What prevents your hearing protection from working properly? Watch for these three things.
Whether you’re at work or at home, sometimes you encounter something that can impede the performance of your hearing protection. That’s difficult to cope with. After all, you’re trying to do what you’re supposed to do! When you go to a show, you wear your earplugs; At work, you wear earmuffs every day; and you try to steer clear of Uncle Joe who is constantly yelling in your ear.
The point is, it can be a bit discouraging when you’re doing everything right and still there are challenges. Luckily, you can take some measures to protect yourself once you learn what kinds of things can impede the performance of your ear protection. And that can ensure that your ear protection works at peak efficiency even when you have some obstacles.
1. Using The Wrong Type of Hearing Protection
There are two convenient and standard categories of ear protection: earplugs and earmuffs. As the names may suggest, earplugs are compact and can be pushed directly into the ear canal. Earmuffs are like large headphones with no music (instead, they, you know, safeguard your ears).
- Earplugs are encouraged when you’re in a place where the sound is relatively constant.
- Earmuffs are advised in instances where loud sounds are more sporadic.
There’s an obvious reason for that: when there’s no noise, you’ll want to remove you’re hearing protection which is more difficult to do with earplugs than earmuffs. Earplugs are incredibly easy to misplace (especially if they’re cheap and disposable anyway), so you don’t want to be in a position where you remove an earplug, misplace it, and then need it later.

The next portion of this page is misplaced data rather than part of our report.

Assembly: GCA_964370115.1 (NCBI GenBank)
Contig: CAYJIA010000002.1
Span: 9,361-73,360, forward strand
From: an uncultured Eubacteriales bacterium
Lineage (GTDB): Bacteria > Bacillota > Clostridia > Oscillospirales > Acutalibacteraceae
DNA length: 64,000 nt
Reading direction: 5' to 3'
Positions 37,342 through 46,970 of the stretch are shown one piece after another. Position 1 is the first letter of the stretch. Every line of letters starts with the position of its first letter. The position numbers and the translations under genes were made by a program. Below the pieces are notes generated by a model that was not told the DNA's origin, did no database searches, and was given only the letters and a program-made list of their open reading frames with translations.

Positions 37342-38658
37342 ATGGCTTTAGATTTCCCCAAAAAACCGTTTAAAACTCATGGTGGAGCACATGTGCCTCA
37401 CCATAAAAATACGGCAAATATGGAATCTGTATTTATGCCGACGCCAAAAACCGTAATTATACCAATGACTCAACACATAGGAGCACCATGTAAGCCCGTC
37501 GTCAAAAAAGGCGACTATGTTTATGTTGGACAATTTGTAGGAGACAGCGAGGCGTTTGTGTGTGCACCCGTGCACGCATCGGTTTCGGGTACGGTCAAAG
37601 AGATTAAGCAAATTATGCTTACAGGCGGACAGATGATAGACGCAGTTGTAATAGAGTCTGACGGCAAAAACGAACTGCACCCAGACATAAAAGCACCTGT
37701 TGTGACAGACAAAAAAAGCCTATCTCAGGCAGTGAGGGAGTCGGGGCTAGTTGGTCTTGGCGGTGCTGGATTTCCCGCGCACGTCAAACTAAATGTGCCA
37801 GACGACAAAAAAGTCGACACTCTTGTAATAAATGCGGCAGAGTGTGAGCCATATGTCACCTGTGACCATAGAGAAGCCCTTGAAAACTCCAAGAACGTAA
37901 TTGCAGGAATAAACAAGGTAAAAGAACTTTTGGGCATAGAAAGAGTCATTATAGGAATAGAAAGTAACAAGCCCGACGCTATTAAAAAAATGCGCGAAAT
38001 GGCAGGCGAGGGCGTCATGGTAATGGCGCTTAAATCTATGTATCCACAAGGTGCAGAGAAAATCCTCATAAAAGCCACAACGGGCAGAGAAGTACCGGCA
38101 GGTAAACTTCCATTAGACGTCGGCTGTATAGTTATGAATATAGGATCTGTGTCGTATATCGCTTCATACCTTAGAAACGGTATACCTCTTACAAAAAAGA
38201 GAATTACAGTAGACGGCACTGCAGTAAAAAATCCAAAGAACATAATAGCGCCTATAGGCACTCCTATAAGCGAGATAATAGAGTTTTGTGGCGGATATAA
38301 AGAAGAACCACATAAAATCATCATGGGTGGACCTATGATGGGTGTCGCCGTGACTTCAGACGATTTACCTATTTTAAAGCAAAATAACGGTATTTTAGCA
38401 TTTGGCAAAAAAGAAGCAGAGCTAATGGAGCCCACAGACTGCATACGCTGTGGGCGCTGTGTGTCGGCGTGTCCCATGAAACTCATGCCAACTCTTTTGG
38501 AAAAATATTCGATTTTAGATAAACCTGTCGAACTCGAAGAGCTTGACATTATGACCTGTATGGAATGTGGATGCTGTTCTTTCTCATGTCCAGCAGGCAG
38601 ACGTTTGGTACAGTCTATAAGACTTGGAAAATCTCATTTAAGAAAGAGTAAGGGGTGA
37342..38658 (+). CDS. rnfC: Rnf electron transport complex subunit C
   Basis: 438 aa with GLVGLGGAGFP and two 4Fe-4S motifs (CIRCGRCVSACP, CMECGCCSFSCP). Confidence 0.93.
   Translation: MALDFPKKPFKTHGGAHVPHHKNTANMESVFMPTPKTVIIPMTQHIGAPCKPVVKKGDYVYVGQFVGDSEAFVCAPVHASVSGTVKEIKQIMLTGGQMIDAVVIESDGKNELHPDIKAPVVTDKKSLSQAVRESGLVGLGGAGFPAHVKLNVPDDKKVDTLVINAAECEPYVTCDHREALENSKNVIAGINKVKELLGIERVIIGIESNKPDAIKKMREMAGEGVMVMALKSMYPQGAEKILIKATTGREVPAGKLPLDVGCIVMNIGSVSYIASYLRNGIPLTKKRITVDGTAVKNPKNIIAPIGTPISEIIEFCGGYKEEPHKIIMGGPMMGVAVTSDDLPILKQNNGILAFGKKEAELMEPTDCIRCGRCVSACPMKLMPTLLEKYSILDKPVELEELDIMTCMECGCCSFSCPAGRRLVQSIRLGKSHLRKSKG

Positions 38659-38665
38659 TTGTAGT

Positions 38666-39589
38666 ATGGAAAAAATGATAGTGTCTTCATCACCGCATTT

You will be fine if you use the correct protection in the right situation.
2. Your Hearing Protection Can be Affected by Your Anatomy
Human anatomy is amazingly varied. That’s why your vocal cords are average sized compared to old Uncle Joe’s larger vocal cords. That’s also why you might have a smaller than normal ear canal.
And that can interfere with your ear protection. Disposable earplugs, for example, are made with a t-shirt mentality: small, medium, and large (if not one-size-fits-all). So, perhaps you give up in frustration because you have small ear canals, and you quit using any hearing protection.
This can leave you open to risk, undercutting the hearing protection you were trying to provide for yourself. The same thing can happen if, for instance, your ears are on the larger size, making earmuff style protectors uncomfortable. If you’re in a noisy setting regularly, it might be worth investing in custom ear protection tailored to your ears.
3. Assess if There’s Any Wear And Tear on Your Hearing Protection
You should be commended if you manage to wear your hearing protection regularly. But that also means you need to monitor the wear and tear your ear protection is experiencing.
- If you use earmuffs, examine the band. The band will need to be changed if the elastic is worn out and doesn’t hold the earmuffs tight.
- When they lose their pliability, replace the cushions on your earmuffs.
- Your hearing protection should be kept clean. Ears aren’t exactly the cleanest part of your body (ear wax serves a good purpose and all, but it’s still kind of… gross). Make sure you clean your hearing protection completely by taking them apart before you cleanse them. If you’re rinsing earplugs, don’t drop them into the drain.
Making sure you conduct routine maintenance on your hearing protection is imperative if you want to continue benefiting from that protection. If you have any questions or how to do that, or how to ensure you’re ready for things that can mess with your hearing protection, it’s a good idea to have a candid discussion with a highly qualified hearing professional.
Your hearing is vital. It’s worth taking the time to protect it properly.